Seattle doctor discusses increase in respiratory illnesses, new COVID-19 variant JN. 1

As the holiday season concludes, health systems across the country are witnessing an uptick in respiratory illnesses, including COVID-19, the flu, and RSV (Respiratory Syncytial Virus). This increase in cases is putting a strain on medical facilities and healthcare workers, prompting experts to urge the public to remain vigilant and take necessary precautions.

Respiratory Illnesses has risen Post-Holiday

Dr. Carrie Jenner, a pediatrician with Franciscan Health, spoke about the current state of these illnesses and offered insights into how individuals can protect themselves and their communities. According to Dr. Jenner, there has been an above-average increase in flu and RSV cases, while COVID-19 levels are lower than last year but still significant. She noted that COVID-19 continues to be the leading cause of hospitalization for respiratory illnesses at present.

The health system is feeling the pressure of this increase in respiratory cases. Dr. Jenner mentioned that pediatric offices are particularly busy, with many children presenting coughing symptoms. She emphasized the availability of virtual care options, such as Franciscan Health’s virtual urgent care, which can alleviate the burden on emergency rooms and provide convenient care for patients at home.

One of the key points Dr. Jenner touched upon was the importance of vaccinations. She reiterated that it is not too late to get vaccinated against the flu and COVID-19. The flu season continues through April or May, making the flu shot still relevant and effective. As for the COVID-19 booster, Dr. Jenner explained that the updated vaccine offers good protection against the virus, including the recent Omicron variants.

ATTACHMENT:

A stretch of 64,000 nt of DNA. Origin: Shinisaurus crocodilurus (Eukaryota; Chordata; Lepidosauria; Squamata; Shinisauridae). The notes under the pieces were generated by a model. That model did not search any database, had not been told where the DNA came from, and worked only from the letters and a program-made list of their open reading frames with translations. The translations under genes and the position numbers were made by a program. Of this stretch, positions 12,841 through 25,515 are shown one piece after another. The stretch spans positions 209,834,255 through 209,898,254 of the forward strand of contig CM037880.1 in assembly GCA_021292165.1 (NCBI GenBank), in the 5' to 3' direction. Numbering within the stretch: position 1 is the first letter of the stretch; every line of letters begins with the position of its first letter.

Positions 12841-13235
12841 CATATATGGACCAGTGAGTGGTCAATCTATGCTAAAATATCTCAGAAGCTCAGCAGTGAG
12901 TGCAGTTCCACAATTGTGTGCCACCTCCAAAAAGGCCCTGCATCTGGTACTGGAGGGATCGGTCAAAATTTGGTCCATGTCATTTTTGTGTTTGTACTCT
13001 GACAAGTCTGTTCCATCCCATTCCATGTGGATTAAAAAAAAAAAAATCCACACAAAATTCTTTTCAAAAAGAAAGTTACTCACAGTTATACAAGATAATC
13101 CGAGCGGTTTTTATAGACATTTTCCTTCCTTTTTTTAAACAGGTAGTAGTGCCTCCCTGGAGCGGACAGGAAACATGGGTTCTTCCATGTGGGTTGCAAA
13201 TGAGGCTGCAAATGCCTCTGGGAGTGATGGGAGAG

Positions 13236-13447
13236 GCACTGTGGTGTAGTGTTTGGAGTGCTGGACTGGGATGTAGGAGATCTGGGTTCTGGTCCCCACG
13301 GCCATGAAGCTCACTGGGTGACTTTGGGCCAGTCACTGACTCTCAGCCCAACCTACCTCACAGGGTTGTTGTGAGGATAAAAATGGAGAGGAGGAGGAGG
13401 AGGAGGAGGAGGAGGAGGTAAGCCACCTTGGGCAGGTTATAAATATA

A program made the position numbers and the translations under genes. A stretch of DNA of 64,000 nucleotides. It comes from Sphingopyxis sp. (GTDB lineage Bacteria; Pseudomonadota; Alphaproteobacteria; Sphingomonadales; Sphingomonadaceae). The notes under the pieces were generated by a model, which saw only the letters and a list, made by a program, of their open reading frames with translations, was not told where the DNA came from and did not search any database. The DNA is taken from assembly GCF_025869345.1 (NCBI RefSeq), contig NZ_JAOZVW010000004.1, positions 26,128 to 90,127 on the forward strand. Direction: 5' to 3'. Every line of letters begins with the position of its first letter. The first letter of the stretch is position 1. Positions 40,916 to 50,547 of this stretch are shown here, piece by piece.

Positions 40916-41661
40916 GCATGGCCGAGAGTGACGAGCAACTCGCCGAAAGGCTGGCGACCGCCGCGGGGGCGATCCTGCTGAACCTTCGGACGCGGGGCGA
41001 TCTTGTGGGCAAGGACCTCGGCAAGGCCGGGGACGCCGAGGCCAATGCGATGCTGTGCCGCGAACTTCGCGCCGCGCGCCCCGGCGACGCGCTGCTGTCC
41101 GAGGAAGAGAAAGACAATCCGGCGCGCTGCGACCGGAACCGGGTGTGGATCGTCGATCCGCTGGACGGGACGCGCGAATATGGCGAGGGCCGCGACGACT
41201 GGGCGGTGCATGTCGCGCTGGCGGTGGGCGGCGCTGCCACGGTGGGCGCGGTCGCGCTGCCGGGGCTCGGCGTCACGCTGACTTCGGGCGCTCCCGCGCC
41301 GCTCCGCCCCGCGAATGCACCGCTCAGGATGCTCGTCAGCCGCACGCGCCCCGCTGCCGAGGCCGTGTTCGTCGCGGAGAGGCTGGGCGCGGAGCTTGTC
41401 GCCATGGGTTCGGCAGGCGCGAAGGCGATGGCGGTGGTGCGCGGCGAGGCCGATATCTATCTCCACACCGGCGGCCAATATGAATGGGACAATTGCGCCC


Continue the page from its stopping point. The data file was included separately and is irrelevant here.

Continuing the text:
Regarding the new COVID-19 variant, JN.1, Dr. Jenner clarified that while it spreads quicker, it does not seem to cause more severe disease. She reassured that current vaccines provide some protection against this variant and that treatments like Paxlovid remain effective.

Dr. Jenner also provided advice on when to seek medical care. For minor symptoms like body aches and fevers, virtual care is a good option. However, symptoms like rapid and difficult breathing, chest heaviness, or severe dehydration warrant a visit to urgent care or the emergency room.

The discussion also covered the use of masks in preventing the spread of these illnesses. Dr. Jenner recommended wearing masks in crowded environments like concerts or airports but considered them unnecessary in settings with fewer people. She also stressed the importance of basic hygiene practices like hand washing and covering your mouth while coughing or sneezing.

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In conclusion, as respiratory illnesses see an uptick following the holidays, the public is urged to remain cautious and proactive in their health management. Vaccinations, virtual care options, and basic hygiene practices are crucial in combating the spread of these illnesses. The healthcare system, while currently strained, continues to adapt and provide necessary care to those affected. As we navigate through these winter months, maintaining vigilance and taking responsible health measures will be key to safeguarding our communities.

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